The other day, I was planning to meditate.
When my alarm went off at 6.40am, I was way too tired – actually, make that nearly dead – to concentrate on my breath, or anything at all. So I scrambled to get some clothes on and rushed off to work, lacking interior calm in my soul.
That same evening, a mountain of other work piled up in front of me – magazine upkeep, blogging and yoga, plus the all-important task of washing the dishes – and meditation was far from my thoughts. Life got in the way, as it often does.
Night fell, and I had just finished watching a movie. I got into bed, ready to meditate. Except within two minutes, exhausted by the day, I got a bit too carried away with the calm of it all and snored away, waking up circa fifteen minutes after my meditation podcast had come to an end.
I felt deflated. How could I not have made time to meditate? How can I not had found five minutes in 24 hours?I’m not a beginner at this, I have regularly meditated for years. It’s just the “make it a daily practice” bit that makes it tricky for me. I was disappointed in myself and set my alarm five minutes early the next day. Needless to say, I feel asleep again, nearly missing my actual get-up time and feeling even more stressed out about not having taken time time to meditate. And it wasn’t a one-off: since discovering meditation, I have experienced many of its benefits – more interior calm, more focus and concentration, and less risks of encountering the panic attacks that I’ve suffered from for a long time – but even so, I have always struggled to incorporate it into my daily life. There is simply not enough minutes in the day when I know I won’t be bothered, or am not simply too tired. And let’s be honest: whoever thought of meditating during your daily commute is probably unfamiliar with London’s public transport system.
We are constantly bombarded with messages about how our lifestyle is harming us: we spend our days sitting down, we eat too much sugar, we watch too much TV, drink too much alcohol, and all of this is killing us. But none of these things are as bad as the presumed number-one worldwide killer. No, not ISIS: stress. Every day there is talk of how dangerous stress is, and how much trouble we’re in unless we learn to relax. We’re basically rushing towards an early death just by living our daily lives – but if we slow down, we are critiqued for not “leaning in”, for not living up to our full potential, for not carpe-ing the diem. Some might argue that mediation, mindfulness, and general relaxation techniques are the wealthy (wo)man’s pastime: show me a busy working mum, maybe one who’s also single, who can find time to sit, unbothered, and contemplate her inner being. This way, not finding time to unwind becomes – you guessed it – just another thing to stress out about.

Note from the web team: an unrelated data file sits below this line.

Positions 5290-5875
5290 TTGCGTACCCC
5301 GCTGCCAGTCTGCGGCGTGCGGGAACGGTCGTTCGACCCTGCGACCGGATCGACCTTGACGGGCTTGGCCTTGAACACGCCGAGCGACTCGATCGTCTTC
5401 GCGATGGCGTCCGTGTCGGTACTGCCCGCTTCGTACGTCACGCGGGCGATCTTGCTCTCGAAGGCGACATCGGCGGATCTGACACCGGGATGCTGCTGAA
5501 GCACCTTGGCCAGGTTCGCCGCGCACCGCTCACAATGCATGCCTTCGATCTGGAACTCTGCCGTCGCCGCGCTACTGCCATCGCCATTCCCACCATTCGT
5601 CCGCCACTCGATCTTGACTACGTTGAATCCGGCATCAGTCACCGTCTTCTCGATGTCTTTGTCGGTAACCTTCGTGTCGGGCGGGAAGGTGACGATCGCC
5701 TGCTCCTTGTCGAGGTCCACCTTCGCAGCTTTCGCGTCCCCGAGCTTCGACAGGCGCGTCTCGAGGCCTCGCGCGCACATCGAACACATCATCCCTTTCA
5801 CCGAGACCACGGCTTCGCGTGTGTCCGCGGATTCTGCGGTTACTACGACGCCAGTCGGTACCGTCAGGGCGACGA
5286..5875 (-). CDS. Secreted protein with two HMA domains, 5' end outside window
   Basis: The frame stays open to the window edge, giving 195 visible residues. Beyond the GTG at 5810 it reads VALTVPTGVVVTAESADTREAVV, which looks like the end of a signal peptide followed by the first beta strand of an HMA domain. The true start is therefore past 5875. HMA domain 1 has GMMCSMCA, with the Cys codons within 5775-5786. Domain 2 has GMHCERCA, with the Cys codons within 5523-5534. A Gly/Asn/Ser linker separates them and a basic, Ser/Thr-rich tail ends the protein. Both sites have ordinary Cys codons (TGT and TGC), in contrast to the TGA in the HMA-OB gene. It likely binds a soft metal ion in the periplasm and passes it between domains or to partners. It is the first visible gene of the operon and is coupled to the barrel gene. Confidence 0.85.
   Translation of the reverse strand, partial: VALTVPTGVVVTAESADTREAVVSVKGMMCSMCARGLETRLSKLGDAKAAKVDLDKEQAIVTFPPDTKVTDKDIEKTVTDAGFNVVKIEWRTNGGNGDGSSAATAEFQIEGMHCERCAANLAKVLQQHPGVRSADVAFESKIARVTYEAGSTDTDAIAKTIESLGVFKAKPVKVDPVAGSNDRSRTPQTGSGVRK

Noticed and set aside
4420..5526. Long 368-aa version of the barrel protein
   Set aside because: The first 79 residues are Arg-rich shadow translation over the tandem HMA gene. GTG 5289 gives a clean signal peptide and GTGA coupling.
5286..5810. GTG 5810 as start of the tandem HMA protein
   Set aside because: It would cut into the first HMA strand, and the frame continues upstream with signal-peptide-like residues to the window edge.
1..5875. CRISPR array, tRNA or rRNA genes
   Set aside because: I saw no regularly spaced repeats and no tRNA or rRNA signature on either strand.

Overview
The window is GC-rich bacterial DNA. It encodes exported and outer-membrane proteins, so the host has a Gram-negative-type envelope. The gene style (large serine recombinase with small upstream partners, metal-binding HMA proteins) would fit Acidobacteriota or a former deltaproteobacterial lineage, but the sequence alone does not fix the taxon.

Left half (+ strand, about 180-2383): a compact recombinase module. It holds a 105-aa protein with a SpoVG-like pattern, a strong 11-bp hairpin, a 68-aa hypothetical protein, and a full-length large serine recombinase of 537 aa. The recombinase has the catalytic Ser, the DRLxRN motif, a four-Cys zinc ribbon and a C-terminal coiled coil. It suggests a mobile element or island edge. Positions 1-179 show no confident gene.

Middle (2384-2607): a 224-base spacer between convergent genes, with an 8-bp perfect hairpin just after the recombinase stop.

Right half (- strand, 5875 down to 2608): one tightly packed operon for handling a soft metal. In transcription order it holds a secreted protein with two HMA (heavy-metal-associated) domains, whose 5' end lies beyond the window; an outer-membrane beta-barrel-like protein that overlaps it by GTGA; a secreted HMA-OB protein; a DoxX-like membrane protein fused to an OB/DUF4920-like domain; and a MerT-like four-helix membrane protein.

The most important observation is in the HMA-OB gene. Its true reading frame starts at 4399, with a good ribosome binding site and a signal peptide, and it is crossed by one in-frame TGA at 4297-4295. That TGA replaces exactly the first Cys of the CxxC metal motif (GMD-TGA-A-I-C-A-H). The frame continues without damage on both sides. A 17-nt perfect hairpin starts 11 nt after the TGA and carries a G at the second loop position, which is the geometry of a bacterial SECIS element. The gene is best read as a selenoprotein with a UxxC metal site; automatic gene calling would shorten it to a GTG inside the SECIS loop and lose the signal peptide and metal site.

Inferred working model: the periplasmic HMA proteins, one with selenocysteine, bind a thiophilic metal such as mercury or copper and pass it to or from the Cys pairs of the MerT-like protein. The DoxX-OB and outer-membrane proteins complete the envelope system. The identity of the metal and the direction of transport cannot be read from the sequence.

My list of things to worry about is probably the same length as yours, and the bullet points on it might even match yours: finances, work, whether I call my parents enough, whether I could do more to combat climate change – and adding “finding time to meditate” onto it is playing against the whole point of meditation. In any book or article on mindfulness, the practice is described with an encouragement to “take the time to yourself”, as if it were a treat, which does have a rather nice ring to it. The issue, though, with taking time one doesn’t have (or time that would otherwise be reserved for the sweet luxury of sleep) is that mindfulness risks becoming just another “must” do be added onto the never-ending to-do list.
My advice would thus be to accept the fact that you are stressed, and that it is normal. I don’t mean to embrace it: those media reports on the dangers of stress are not all wrong. But instead of trying to “figure this mindfulness thing out”, just try to stay in tune with how you’re feeling. If you feel like trying something new, read our guide to meditation for beginners and see how you find your experience. But if you feel like I feel at the end of a long day, then by all means, just go to sleep.
As with anything else, I think the key lies in recognising that you’re doing your best, whether it’s meditating once a week, or twice a day. Find a way to be present in what you are doing – that’s what mindfulness is, after all – instead of just rushing through the motions.
Header photo by Dingzeyu Li via Unsplash